Recently I was able to e-terview Peter Mitchell, Communications Director
for 911 Media Arts Center in Seattle. 911 has been a focal point in
Northwest new media for years. The following are excerpts from our
discussion on new media art, the Pacific Northwest and video.
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* basically I would like to hear your feelings on what's going on in
seattle.... in access, education, video, digital editing, cd-rom,
internet broadcasts... any type of new media being used in a creative
I can't really say what is going on in Seattle in general except to
observe that a whole lot of people are making money doing web content on
the Eastside [of the Seattle area, i.e. Microsoft, Starwave, etc.]. It
seems like half of my friends are doing stuff for internet delivery
these days. The coolest content to me seems to be the live broadcast
stuff like what's happening at http://www.mountainzone.com
* what's 911 all about?
I could give you some boilerplate:
911 Media Arts Center is Washington's only non-profit (501c-3) cultural
and educational organization that supports the creative uses of media as
communication and art-making tools in a democratic society. Our mission
is to promote decentralization and participation in the media arts, and
to make media and media literacy an integral part of the
community-building process. We believe that everyone should be active,
not passive, media users. Therefore, 911 provides the resources
necessary to empower and educate people to critically analyze and
produce their own media. Our name comes from our original location - 911
Pine St. - where we were founded in 1984 to help artists and audiences
expand traditional definitions of art and connect art-making to daily
I could also put it in my own words:
We have low cost tools, training and interaction opportunites to
cultivate a community of mediamakers. Our tools are primarily video with
and emphasis on the digital realm.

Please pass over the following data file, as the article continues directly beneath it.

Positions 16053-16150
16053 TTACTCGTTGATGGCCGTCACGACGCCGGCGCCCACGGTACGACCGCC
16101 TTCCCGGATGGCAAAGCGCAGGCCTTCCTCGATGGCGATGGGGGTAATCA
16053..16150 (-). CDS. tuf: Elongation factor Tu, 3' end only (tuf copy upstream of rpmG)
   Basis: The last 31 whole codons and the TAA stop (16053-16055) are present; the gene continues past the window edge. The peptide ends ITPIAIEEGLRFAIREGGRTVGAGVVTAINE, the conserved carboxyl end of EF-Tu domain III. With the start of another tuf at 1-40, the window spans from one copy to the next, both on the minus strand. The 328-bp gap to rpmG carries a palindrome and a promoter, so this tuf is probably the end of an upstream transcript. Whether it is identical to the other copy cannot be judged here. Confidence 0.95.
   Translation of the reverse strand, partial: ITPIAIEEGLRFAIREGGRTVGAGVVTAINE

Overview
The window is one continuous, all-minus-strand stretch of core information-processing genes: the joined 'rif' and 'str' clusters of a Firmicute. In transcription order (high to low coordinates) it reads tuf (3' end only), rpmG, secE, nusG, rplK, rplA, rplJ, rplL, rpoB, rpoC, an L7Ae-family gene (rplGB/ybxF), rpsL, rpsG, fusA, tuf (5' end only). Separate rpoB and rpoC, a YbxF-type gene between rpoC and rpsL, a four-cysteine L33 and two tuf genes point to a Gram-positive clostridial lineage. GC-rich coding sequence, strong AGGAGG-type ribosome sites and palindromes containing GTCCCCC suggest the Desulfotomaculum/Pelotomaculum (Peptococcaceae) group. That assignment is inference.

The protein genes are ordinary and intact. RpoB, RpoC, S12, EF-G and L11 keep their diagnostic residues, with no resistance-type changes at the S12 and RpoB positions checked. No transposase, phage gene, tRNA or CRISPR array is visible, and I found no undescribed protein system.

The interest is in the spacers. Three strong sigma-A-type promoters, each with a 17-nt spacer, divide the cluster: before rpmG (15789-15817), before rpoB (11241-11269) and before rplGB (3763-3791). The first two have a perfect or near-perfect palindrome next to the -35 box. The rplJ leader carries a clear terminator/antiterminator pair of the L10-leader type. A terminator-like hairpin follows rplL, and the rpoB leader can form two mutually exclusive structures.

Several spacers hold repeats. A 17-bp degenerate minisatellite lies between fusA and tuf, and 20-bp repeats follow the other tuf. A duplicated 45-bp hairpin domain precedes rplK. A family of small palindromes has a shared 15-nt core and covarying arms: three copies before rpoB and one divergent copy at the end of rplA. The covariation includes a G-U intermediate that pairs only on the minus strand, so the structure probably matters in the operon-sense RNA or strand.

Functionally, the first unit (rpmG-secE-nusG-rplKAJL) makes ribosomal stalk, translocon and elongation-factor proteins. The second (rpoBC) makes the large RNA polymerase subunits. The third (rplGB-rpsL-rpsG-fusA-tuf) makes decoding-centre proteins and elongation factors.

* What sort of work is exhibited in your venue?
We show independent video of all sorts from around the world. The
schedule rotates on a bi-monthly basis. The only constant is that every
work shown is of independent origin.
* have you ever collaborated with other Seattle art institutions like
COCA [Center on Contemporary Art], the Speakeasy, NorthWest
CyberArtists, or other groups/venues?
Sure, we collaborated with the NorthWest CyberArtists in 1994 to produce
"Beyond Fast Forward: A Creative Convergence of Art and Technology" a
weekend interactive art fair at Seattle Center. We estimated that over
4,000 people checked out the art and computers on display that weekend.
Lectures were presented by some of the early interactive art gurus like
* does your space generally fulfill your artistic needs as far as space
Our space has served us fairly well over the last few years, however we
are beginning to outgrow it and the neighborhood has begun to outgrow
us. A giant REI sporting goods store opened across the street. The
homeless shelter we used to share our building with has been converted
into a rock climbing gear store for the lycra crowd. Rumor has it that
luxury high rise condos and high end retail is going to replace the
Greyhound station next door. I fear that Seattle may outprice it's only
media-art creative resource.
Our space functions in so many ways: classroom, movie theater and post
house. On the weekends we sometimes rent it out for parties, informative
gatherings, theater, etc. There is a unique eco-system at risk here,
kind of like the rainforest.
* Do you feel that enough resources are available for local artists
working with technology?
There are some amazing resources available here at 911 that I am
surprised that more people don't take advantage of. Our power mac 9500
is probably the fattest fastest cheapest mac in all of Seattle. One of
our producers said it was better than the system over at Pinnacle at
about a fifth of the price.
* who would you cite as doing interesting work in the northwest?
One of our members, Sean Brinsfield has been following the cult of
Amachi around Northern India for the past four months. He interviewed
the prime minister of India. Another of our members has been making a
work about an all womens group of trapeze artists in Paris called
* any thing else you want to mention?
Embracing digital has helped our little non-profit arts center
tremendously. We started jamming with an HTML publishing class just
about three years ago, our web site went up two and a half years ago and
we switched most of our editing systems to digital in 95. For the first
time in our history we have equipment that is comparable to the high end
post houses in town instead of working with their castaways. Just to
know that someone can access our web site as easily as say microsoft.com
levels the playing field a bit. It is an amazing time to be involved in
Check out our web site: http://www.911media.org